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A text-based conversational agent for asthma support: Mixed-methods feasibility study

Cook, D. ORCID: 0000-0002-6810-0281, Peters, D., Moradbakhti, L. , Su, T., Da Re, M., Schuller, B. W., Quint, J., Wong, E. & Calvo, R. A. (2024). A text-based conversational agent for asthma support: Mixed-methods feasibility study. Digital Health, 10, article number 20552076241258276. doi: 10.1177/20552076241258276



Millions of people in the UK have asthma, yet 70% do not access basic care, leading to the largest number of asthma-related deaths in Europe. Chatbots may extend the reach of asthma support and provide a bridge to traditional healthcare. This study evaluates ‘Brisa’, a chatbot designed to improve asthma patients’ self-assessment and self-management.


We recruited 150 adults with an asthma diagnosis to test our chatbot. Participants were recruited over three waves through social media and a research recruitment platform. Eligible participants had access to ‘Brisa’ via a WhatsApp or website version for 28 days and completed entry and exit questionnaires to evaluate user experience and asthma control. Weekly symptom tracking, user interaction metrics, satisfaction measures, and qualitative feedback were utilised to evaluate the chatbot's usability and potential effectiveness, focusing on changes in asthma control and self-reported behavioural improvements.


74% of participants engaged with ‘Brisa’ at least once. High task completion rates were observed: asthma attack risk assessment (86%), voice recording submission (83%) and asthma control tracking (95.5%). Post use, an 8% improvement in asthma control was reported. User satisfaction surveys indicated positive feedback on helpfulness (80%), privacy (87%), trustworthiness (80%) and functionality (84%) but highlighted a need for improved conversational depth and personalisation.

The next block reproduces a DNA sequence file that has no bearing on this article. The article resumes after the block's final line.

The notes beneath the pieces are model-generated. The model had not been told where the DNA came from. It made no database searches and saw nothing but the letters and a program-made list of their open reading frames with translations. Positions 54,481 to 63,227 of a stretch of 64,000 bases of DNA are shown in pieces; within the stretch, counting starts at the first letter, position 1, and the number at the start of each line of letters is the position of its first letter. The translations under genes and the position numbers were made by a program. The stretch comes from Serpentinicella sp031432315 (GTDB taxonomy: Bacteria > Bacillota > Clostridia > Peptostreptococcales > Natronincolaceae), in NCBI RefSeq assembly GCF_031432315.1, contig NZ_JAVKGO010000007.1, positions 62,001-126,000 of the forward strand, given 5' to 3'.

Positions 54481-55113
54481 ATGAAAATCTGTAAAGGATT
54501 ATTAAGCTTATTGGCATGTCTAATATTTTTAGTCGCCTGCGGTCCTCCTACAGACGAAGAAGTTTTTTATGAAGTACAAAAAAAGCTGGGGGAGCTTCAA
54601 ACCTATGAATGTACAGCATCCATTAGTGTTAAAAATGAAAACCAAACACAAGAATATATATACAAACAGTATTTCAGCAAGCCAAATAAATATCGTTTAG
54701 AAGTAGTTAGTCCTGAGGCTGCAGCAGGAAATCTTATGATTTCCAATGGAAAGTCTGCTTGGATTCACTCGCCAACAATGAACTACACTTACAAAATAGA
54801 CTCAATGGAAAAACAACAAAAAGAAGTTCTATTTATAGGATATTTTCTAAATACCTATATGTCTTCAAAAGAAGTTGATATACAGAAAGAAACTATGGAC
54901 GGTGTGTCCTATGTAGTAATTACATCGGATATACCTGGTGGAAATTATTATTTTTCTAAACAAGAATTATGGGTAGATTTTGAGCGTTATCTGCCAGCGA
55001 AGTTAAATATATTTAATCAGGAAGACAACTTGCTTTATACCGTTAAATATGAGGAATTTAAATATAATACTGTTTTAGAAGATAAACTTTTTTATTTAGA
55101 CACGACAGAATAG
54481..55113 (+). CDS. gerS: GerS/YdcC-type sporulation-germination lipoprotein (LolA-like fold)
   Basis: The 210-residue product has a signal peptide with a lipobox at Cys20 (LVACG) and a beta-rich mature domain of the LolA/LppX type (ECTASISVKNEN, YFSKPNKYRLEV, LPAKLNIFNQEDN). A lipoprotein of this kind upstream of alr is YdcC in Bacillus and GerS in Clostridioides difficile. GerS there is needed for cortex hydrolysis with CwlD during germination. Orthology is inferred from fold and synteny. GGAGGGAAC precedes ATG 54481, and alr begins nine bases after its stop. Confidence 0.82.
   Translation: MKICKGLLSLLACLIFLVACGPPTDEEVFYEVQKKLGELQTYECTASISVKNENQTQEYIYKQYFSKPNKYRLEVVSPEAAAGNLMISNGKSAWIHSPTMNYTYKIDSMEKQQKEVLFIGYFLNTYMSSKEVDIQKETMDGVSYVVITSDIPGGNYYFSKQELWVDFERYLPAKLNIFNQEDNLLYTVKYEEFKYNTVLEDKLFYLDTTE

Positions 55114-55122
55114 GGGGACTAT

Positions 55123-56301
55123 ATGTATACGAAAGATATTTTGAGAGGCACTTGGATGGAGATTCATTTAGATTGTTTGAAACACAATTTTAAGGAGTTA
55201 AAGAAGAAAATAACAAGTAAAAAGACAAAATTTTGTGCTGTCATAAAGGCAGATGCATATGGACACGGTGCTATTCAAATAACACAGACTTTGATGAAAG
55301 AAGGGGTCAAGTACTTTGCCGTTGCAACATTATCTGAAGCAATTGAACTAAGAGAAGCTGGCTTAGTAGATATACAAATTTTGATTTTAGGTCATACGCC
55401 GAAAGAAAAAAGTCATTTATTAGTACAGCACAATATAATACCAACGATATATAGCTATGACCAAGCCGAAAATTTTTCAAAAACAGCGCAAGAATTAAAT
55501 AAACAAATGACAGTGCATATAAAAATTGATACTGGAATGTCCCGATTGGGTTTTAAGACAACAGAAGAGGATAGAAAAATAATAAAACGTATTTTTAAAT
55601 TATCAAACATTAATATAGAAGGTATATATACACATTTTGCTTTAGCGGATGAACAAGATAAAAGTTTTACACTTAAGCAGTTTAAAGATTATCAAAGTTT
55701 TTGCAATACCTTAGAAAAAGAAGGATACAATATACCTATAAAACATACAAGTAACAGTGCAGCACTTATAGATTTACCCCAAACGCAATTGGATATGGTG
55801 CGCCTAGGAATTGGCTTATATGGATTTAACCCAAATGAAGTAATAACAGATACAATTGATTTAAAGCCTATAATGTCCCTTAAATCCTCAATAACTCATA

The study indicates that chatbots are effective for asthma support, demonstrated by the high usage of features like risk assessment and control tracking, as well as a statistically significant improvement in asthma control. However, lower satisfaction in conversational flexibility highlights rising expectations for chatbot fluency, influenced by advanced models like ChatGPT. Future health-focused chatbots must balance conversational capability with accuracy and safety to maintain engagement and effectiveness.

Publication Type: Article
Publisher Keywords: Digital health, WhatsApp, asthma, chatbots, conversational agents, ehealth, healthcare technology
Subjects: H Social Sciences > HM Sociology
H Social Sciences > HN Social history and conditions. Social problems. Social reform
R Medicine > RA Public aspects of medicine > RA0421 Public health. Hygiene. Preventive Medicine
R Medicine > RC Internal medicine
Departments: School of Policy & Global Affairs
School of Policy & Global Affairs > Violence and Society Centre
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